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What can really BIG money teach us about our world?

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Long feathers that shimmer in the light. A formidably heavy stone ring. An iron blade taller than most children. A hoard of ancient coins with hundreds of imperial eyes. It’s almost impossible to walk by these attention-grabbing monetary objects and not want to know about the places they come from and the people who used them. Despite their diversity, they share a special quality: they make us wonder. It is this quality that makes them ideal teaching tools.

These artifacts are now displayed together in the museum’s newest exhibition for children called Really BIG Money. It is designed to teach elementary-aged visitors about world cultures and to promote financial literacy. Children will be able to look, touch, and explore while discovering the stories behind some of the National Numismatic Collection’s biggest pieces of money. Big in size, quantity, or denomination, each piece can teach us about the world around us, including communities and their cultures, the natural environment, political leaders, and the process of exchange. 

Communities and Cultures

About 500 years ago, the shiny, green-blue tail feathers of the male Resplendent Quetzal bird were used by communities in Mexico and Central America to pay taxes to Aztec rulers. With some tail feathers over 20 inches long and irresistibly iridescent, it is not hard to see their appeal. They were not only useful for making payments but also transformed into magnificent headdresses and other special clothing for community leaders, making quetzal tail feathers a central part of Aztec culture. That history remains important to communities in Central America today, and Guatemala honors it by calling its national currency the quetzal and depicting the bird on its coins and banknotes.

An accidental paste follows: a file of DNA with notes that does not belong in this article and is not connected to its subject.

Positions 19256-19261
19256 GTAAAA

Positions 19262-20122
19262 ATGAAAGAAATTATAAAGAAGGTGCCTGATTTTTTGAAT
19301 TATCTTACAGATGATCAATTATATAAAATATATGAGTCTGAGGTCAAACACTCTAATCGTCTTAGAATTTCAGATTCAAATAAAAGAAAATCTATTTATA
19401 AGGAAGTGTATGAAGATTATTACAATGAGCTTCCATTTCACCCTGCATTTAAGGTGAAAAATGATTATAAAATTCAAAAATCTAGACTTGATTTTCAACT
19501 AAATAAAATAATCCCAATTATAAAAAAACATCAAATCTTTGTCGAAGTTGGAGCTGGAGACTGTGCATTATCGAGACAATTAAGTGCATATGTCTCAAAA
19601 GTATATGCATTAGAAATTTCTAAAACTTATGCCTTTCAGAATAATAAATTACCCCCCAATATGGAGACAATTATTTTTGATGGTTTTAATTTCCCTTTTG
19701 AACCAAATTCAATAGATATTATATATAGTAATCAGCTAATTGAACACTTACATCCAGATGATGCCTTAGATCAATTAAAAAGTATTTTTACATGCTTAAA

Taxidermized quetzal bird perched on a wooden stand. The bird’s luminous green feathers curl beneath it.
Resplendent Quetzal birds, like this one, could survive after having their tail feathers pulled out—and then regrow new feathers. Resplendent Quetzal bird, Guatemala, collected around 1923. Gift of The Honorable Charles E. Hughes. (NU.70088.0001)

The Natural Environment

Copper is one of Sweden’s most plentiful natural resources. During the 1600s, Sweden had an overabundance of copper and relatively little silver, so it created very big copper plates that were used alongside smaller silver coins. These plates were clunky and hefty—some weighing more than 30 pounds—so people relied on sleds to move copper plates long distances in the snow. 

Rectangular, dark copper plate with round indentions at its corners and center
This copper plate was worth 8 dalers and could purchase 4 pigs. 8 daler plate money, Sweden, 1663. Gift of The Chase Manhattan Bank. (1979.1263.02238)

Political Leaders

Ancient Roman emperors were among the first people in the world to put their own faces on coins. As the coins circulated around the Roman Empire, they served as powerful propaganda, letting everyone know who was in charge of their government and economy. In times of trouble, as well as for religious ceremonies, ancient Romans would bury large numbers of coins—sometimes tens of thousands—underground for safekeeping. Some coins were never retrieved, leaving behind coin hoards with important evidence about the history of the Roman Empire and its political leaders. This coin head is made up of 165 coins that were part of a larger coin hoard of more than 550 coins. Its coins feature the portraits of 10 Roman leaders including Galeria Valeria, daughter of Diocletian and wife of his co-emperor Galerius.